Don’t Forget the NIS Directive in Your 2018 Priorities

Greg Day


Category: CSO Perspective

N.I. What?

Ask most cybersecurity experts in Europe, and further afield, what key legislation comes into effect in May 2018, and they’ll answer “GDPR”, which is, of course, true.

However, in the same month, the Network and Information Security (NIS) Directive also comes into effect, which seems to have been very much overshadowed by the General Data Protection Regulation, but shouldn’t be.

To give a brief summary:

  • NIS is a directive, which means that each European Union (EU) member country has to transpose this into its own legislation.
  • GDPR is focused on the protection of EU residents’ data. The NIS Directive is focused on ensuring those services with a technology dependency (which today means most services), and which are key to the functioning of society, remain resilient to cyberattack. The directive includes specific language focusing on the requirement to prevent incidents, the aim being to ensure resilience of these services. By contrast, GDPR focuses on how to ensure confidence in processing personal data.
  • Unlike GDPR, which requests notification of personal data breaches within up to 72 hours, with NIS, the requirement to notify (in this case, of security incidents of certain magnitude) is “without undue delay”. Like GDPR, there is the suggestion that penalties may be applied where relevant organizations are not seen to be following the requirements of the directive. Although EU member states are given leeway to issue their rules on penalties applicable to infringements of national provisions adopted pursuant to the directive, at least one country, the UK, has proposed potential fines on par with the GDPR.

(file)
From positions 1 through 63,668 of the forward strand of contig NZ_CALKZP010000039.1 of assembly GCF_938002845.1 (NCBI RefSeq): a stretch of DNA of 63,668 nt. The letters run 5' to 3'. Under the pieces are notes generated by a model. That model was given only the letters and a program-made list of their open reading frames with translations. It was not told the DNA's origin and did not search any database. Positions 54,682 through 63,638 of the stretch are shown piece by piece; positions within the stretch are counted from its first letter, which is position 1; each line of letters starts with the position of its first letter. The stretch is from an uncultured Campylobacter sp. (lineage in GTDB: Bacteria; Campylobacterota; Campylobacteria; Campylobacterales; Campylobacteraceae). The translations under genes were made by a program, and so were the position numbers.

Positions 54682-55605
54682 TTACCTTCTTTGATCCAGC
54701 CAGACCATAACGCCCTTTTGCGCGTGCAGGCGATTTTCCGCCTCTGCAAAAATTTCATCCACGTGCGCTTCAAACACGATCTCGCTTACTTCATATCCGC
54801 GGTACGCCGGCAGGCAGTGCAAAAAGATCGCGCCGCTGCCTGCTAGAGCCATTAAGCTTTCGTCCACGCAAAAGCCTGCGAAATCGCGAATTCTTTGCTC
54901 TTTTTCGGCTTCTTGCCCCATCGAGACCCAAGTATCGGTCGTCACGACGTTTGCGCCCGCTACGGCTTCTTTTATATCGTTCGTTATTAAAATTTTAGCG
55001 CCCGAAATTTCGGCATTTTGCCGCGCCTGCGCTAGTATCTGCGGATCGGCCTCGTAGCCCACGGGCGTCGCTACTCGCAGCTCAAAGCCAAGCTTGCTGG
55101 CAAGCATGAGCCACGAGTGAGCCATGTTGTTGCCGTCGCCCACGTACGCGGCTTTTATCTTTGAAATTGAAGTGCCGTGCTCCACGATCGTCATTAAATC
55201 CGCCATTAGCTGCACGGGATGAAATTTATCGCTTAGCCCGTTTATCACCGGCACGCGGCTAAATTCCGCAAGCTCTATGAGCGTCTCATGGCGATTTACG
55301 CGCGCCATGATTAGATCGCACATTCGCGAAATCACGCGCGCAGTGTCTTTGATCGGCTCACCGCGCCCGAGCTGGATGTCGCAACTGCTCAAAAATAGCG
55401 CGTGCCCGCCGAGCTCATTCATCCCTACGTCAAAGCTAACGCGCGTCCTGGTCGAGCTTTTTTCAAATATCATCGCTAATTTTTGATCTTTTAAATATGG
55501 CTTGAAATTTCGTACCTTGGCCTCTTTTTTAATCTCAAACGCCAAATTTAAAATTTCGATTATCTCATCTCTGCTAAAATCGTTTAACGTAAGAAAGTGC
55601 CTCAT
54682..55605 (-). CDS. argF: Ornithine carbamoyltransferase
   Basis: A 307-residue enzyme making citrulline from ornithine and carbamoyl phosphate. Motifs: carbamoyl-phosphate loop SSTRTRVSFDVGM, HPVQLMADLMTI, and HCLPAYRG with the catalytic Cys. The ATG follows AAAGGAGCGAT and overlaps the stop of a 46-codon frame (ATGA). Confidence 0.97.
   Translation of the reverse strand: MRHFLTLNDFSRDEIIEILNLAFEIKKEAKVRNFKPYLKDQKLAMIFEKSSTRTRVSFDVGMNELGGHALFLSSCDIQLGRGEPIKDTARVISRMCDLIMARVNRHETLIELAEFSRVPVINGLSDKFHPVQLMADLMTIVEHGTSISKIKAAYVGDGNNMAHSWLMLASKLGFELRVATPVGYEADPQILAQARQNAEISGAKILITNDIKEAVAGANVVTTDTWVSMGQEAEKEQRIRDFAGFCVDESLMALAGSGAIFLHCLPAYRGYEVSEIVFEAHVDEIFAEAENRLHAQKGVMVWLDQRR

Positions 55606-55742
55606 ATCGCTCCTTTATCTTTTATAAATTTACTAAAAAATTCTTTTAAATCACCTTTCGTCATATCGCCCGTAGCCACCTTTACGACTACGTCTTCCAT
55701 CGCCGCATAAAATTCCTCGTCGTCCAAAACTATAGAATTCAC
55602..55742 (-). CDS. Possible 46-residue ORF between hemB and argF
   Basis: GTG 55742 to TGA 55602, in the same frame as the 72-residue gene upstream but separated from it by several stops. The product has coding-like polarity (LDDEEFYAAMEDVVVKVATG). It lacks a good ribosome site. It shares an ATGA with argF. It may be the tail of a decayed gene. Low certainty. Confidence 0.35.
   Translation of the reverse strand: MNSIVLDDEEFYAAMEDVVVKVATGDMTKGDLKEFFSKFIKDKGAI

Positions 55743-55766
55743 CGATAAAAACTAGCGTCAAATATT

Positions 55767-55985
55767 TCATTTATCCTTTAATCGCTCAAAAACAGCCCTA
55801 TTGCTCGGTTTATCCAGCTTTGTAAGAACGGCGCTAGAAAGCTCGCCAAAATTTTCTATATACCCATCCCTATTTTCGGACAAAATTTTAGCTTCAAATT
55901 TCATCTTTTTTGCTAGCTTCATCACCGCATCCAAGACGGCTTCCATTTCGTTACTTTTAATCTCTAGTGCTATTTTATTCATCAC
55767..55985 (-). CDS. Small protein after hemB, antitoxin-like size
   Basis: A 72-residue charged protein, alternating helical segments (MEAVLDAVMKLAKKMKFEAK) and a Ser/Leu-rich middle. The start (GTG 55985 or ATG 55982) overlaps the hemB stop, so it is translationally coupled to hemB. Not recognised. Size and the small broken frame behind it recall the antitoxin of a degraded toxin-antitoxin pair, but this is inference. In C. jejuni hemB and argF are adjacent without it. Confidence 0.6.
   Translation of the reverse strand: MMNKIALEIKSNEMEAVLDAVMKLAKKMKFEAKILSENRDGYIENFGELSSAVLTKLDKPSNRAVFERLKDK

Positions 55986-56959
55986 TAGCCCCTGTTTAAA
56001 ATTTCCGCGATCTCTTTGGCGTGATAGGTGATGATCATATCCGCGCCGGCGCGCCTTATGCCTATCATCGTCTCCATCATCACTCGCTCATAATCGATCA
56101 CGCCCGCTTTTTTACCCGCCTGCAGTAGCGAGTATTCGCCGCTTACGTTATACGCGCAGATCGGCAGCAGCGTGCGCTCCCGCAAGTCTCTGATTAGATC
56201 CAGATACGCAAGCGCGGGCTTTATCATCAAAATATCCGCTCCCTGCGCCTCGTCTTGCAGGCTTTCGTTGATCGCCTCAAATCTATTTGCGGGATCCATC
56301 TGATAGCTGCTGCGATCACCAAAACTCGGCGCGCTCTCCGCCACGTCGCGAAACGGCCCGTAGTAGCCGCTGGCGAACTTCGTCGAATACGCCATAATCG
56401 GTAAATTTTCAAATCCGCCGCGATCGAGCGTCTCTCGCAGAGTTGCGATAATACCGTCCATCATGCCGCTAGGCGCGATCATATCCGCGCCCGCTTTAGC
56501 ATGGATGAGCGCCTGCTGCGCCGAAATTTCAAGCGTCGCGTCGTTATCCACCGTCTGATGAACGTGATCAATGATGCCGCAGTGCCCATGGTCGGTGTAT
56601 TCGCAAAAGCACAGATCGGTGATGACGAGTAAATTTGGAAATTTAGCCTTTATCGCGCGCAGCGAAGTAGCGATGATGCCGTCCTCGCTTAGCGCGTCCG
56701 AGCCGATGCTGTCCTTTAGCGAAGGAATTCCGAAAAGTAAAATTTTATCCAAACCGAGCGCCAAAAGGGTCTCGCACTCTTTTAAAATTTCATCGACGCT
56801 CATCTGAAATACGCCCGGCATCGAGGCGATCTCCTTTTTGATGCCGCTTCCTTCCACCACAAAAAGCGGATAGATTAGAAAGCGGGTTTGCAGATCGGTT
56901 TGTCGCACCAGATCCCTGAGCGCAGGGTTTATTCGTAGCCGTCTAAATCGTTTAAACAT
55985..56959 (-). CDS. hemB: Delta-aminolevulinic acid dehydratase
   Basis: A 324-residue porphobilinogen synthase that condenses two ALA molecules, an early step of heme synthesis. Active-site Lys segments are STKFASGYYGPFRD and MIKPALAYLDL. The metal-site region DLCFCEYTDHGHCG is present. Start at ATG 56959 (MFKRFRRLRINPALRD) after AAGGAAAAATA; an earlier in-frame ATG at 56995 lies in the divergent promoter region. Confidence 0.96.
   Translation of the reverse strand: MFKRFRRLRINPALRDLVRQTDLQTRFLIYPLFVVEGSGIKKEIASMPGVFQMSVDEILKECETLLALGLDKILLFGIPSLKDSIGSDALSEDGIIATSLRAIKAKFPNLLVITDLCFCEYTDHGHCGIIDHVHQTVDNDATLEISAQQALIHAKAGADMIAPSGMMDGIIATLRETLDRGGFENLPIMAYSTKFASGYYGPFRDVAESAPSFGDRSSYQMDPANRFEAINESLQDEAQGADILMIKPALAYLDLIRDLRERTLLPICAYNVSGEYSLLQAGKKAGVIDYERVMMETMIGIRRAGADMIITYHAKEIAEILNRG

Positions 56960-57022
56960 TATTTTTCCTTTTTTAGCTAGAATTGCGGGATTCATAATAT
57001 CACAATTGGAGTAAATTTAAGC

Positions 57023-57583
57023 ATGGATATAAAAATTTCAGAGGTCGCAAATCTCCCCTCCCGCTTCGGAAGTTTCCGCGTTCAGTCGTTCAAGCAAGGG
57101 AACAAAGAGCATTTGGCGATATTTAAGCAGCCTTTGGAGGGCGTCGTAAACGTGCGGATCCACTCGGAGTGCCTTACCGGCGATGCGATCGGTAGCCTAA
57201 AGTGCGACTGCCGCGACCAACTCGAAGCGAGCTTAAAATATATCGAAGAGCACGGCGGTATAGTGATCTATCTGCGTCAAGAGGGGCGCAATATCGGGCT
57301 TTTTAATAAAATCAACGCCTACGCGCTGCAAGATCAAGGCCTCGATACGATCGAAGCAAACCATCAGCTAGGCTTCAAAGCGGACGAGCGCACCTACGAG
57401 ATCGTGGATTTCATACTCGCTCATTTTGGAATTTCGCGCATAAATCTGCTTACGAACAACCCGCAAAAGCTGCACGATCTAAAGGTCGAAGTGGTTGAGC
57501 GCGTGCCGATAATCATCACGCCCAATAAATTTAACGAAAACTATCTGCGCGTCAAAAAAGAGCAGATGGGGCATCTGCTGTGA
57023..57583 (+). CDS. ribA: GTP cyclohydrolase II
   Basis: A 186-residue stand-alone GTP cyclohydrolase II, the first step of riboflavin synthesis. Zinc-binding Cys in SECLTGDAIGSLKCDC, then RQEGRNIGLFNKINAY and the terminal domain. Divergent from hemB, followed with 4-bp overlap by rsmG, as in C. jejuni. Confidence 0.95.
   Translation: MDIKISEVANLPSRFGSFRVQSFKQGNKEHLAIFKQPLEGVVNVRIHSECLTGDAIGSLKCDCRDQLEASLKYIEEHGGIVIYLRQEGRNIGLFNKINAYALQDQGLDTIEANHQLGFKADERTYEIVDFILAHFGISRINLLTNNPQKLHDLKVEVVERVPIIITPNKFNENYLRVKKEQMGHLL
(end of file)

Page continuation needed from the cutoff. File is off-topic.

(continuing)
• The directive defines the types of organizations to which it will apply, which are in two categories: operators of essential services and digital service providers. Although DSPs are defined in the directive itself, it is up to each nation to define exactly which organizations in their territories are considered operators of essential services. Effectively, the directive outlines the categories – for example, utilities, transportation, certain types of finance and healthcare – but the detailed scope, and which entities are included, is left to each country.